Politifact rated Pawlenty’s assertion that Michele Bachmann’s record of accomplishment was “largely nonexistent” as “mostly true.”
He said that while he was “elected twice in a very blue state, Congresswoman Bachmann was giving speeches and offering failed amendments,” among other things. Pawlenty also said in an interview on July 10, 2011, that Bachmann’s “record of accomplishment in Congress is nonexistent.”
We found Pawlenty was largely correct: Bachmann does not have many legislative victories under her belt.
Instead, Bachmann seems to prefer offering legislation that makes a bold statement. This year, she proposed making the Bush tax cuts permanent, stripping President Barack Obama’s health care law of funding, overturning new energy efficiency standards for light bulbs and repealing the financial regulatory overhaul that passed just last year. None of those bills has received a vote from the full U.S. House of Representatives.
Bachmann has served in Congress since 2006, and hasn’t sponsored anything that’s become law. Her most successful proposals were a 2008 resolution expressing support for agencies that provide services to foster children and a 2009 resolution to designate September as “National Hydrocephalus Awareness Month”. (Hydrocephalus is a buildup of fluid inside the skull, leading to brain swelling, which can be fatal.) Both measures were approved by the House but not the Senate.
We went looking for other accounts to either confirm or refute Pawlenty’s charge. (We contacted Bachmann’s campaign for comment and didn’t hear back.) We knew from previous reporting that sometimes a legislator’s bill is incorporated into other larger legislation with a different sponsor. We wanted to make sure were weren’t missing giving Bachmann credit for a case like this.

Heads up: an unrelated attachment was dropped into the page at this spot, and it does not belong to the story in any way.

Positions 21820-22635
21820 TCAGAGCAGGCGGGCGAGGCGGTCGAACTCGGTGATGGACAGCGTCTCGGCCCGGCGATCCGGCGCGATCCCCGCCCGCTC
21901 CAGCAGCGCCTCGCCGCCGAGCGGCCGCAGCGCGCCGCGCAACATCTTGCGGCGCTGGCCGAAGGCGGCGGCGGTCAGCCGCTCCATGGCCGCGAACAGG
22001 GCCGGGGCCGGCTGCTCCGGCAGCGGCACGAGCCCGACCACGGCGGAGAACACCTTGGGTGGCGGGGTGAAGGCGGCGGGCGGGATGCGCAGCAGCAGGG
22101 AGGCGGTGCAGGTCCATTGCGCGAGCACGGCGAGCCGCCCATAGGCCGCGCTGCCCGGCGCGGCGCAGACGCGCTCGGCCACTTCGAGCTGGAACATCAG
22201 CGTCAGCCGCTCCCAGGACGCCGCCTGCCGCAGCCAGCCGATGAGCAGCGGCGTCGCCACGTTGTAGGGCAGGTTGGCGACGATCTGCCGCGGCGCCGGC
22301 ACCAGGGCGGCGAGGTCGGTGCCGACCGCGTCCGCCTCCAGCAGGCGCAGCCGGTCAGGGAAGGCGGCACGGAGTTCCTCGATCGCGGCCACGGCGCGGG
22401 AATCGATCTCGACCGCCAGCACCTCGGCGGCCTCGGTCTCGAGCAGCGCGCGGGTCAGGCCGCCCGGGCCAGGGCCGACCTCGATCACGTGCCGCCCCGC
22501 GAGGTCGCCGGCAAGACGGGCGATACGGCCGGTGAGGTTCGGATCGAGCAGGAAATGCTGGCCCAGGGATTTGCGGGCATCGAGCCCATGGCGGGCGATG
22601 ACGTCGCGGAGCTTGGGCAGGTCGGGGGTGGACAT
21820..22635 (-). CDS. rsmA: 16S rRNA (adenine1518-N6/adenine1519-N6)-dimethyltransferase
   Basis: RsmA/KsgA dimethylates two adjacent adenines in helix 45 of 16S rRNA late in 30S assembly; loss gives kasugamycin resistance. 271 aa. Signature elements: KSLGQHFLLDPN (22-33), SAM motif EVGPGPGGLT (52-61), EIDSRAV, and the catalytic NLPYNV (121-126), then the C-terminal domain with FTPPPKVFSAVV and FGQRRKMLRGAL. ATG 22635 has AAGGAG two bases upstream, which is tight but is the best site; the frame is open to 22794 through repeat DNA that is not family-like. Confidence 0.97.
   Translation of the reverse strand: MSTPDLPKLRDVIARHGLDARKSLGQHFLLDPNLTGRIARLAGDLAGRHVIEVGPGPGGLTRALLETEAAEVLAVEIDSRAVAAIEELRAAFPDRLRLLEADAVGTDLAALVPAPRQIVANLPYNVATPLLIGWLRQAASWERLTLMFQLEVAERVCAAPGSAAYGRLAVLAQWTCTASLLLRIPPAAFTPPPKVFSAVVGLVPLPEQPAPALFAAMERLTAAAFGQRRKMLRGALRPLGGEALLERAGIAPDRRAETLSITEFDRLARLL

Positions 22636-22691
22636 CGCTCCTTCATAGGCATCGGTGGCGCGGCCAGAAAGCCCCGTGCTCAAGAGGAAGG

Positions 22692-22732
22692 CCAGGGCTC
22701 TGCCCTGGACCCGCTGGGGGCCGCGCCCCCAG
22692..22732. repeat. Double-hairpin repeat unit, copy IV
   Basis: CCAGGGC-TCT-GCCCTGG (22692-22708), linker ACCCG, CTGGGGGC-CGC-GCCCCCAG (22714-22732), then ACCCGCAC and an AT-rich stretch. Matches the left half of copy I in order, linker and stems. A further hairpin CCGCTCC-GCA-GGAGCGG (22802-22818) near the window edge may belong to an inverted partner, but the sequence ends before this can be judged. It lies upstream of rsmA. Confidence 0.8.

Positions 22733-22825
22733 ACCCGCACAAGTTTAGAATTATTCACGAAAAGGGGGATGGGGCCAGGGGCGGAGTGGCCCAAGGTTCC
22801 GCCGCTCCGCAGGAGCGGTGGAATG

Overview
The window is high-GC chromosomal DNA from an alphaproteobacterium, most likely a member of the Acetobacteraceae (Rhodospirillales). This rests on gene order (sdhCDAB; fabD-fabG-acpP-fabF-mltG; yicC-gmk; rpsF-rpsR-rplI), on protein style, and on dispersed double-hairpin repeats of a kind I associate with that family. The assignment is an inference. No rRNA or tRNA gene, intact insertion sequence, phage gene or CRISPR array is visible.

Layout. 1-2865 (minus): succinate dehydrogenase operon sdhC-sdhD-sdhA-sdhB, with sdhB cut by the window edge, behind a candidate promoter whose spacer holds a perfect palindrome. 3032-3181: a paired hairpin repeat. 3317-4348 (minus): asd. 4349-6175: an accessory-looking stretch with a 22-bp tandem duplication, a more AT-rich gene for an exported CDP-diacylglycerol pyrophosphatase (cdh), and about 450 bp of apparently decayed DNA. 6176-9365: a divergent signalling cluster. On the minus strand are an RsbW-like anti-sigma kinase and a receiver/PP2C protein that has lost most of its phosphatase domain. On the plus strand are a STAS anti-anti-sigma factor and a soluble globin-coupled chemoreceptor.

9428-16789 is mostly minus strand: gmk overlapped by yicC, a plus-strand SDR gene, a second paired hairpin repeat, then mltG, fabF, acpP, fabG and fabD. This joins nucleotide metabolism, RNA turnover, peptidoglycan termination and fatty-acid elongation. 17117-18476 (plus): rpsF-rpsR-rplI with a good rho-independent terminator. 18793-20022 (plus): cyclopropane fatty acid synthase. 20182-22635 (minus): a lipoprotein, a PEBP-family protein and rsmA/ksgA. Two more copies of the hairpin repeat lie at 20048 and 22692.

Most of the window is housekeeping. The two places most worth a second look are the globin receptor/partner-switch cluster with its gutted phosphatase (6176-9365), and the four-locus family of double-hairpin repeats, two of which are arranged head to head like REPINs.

Instead, we found more confirmation that her legislative record is thin.
There’s a new “Students for Thaddeus McCotter” FB page. A grand total of fifteen people “like” it so far.
Michele Bachmann won the Smart Girl Presidential straw poll. Cain came in second.
A good day for Cain, who won the Western Conservative Summit straw poll. Rick Perry came in second.
“How about spectacular,” Cain said to ABC News when asked how he felt about winning. “I would say that winning the straw poll is not bad for somebody who has a 48 percent name ID and with a lot of people who didn’t really give me a chance. I am doing as well as I’m doing for one simple reason. My message is resonating with the people. Secondly, my approach to problem solving, so I guess there’s two reasons, is resonating with the people, so that does make us feel really really excited.”
And some GOP chair guy is endorsing Cain. I’m sure this guy matters on some level, but never heard of him. He’s in Iowa:
Pottawattamie County Republican Jeff Jorgensen intends to endorse Herman Cain for president, he said today.
“As I study the current field of Republican presidential candidates, there is only one candidate who is not a politician and is not encumbered with political concerns,” Jorgensen said in an e-mail. “This candidate has offered true capitalist, free market, common sense solutions to our problems, not political solutions. His name is Herman Cain.”
Mitt Romney pulled in $12.2 million from a bunch of rich people.
A new Super PAC created to support Mitt Romney raised $12.2 million in the first half of the year entirely from high-dollar contributors and spent just over $22,000, according to a report to be filed with the FEC Sunday.
Restore Our Future, a group run by Romney officials from his 2008 bid, was funded exclusively by 90 wealthy donors, most of which have also given to the former Massachusetts governor’s presidential campaign account.
But with no limits on the contributions to such entities as Restore Our Future, the contributors were able to give huge chunks of money – not a single check was under four figures and most were in the five and six-figure range.
There are also no restrictions on how donors can give to the SuperPACs and three of the four $1 million contributions came from organizations instead of individuals.